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Networking

U.K. cities to get blanket Wi-Fi coverage

European wireless provider The Cloud will bring wireless broadband access to residents in nine cities.

    The United Kingdom has unveiled plans for citywide Wi-Fi networks that will give residents in nine cities high-speed wireless Internet access from laptops, PDAs and mobile phones.

    The first phase of the project, due to be completed by March 2006, will see citywide Wi-Fi hot spots rolled out in Birmingham, Cambridge, Edinburgh, Leeds, Liverpool, Manchester, Nottingham and Oxford, along with the London boroughs of Kensington and Chelsea, Camden and Islington.

    The networks are being built by European wireless provider The Cloud. They will be open to any Internet service provider that wants to offer services. Blanket wireless coverage will be provided in the cities through Wi-Fi equipment fitted on lampposts and street signs.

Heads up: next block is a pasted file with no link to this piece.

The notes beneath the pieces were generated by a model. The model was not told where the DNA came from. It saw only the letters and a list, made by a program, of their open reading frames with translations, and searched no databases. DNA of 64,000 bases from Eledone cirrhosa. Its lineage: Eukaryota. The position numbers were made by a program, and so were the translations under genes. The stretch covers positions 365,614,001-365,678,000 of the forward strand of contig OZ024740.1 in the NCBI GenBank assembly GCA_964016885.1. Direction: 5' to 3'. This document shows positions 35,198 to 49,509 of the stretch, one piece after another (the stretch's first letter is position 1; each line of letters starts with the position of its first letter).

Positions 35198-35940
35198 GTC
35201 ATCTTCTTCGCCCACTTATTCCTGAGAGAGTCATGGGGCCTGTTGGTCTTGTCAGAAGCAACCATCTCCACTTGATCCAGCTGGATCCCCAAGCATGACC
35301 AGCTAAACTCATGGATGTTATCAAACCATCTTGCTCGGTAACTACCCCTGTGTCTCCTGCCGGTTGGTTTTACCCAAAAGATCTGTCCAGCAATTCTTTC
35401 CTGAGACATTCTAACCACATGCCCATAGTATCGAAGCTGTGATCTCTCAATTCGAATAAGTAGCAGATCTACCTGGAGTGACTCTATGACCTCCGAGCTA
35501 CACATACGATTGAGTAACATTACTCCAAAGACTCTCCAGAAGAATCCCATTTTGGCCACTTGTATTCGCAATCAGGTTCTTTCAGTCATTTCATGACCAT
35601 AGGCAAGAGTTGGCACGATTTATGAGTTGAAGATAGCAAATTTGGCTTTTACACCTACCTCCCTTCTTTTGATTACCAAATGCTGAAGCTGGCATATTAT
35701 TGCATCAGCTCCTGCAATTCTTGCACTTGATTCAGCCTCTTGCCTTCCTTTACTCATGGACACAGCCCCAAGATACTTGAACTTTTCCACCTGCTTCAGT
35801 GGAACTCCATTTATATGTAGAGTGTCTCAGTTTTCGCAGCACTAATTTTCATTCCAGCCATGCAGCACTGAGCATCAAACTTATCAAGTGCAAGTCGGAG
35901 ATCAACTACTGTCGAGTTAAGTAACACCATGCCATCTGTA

People who want to use the wireless network will pay one of the ISPs for access, and revenues will be split between The Cloud, the local council and the ISPs.

    Wi-Fi coverage for more cities is expected to be announced later this year. George Polk, CEO of The Cloud, said the aim is to provide wireless coverage across all U.K. cities and major centers of population.

    "Providing ubiquitous wireless broadband access over a network that is available to millions of Wi-Fi devices...will have a major impact on the way people communicate, work and play in city centers," Polk said in a statement.

    The initiative has been backed by Derek Wyatt, head of the U.K.'s All Party Internet Group.

    "Such a large-scale project is an exciting prospect for communications in the U.K., allowing people to send e-mails, make cheap phone calls, surf the Internet, do business and even play games online, wherever they are," Wyatt said.

    Andy McCue of Silicon.com reported from London.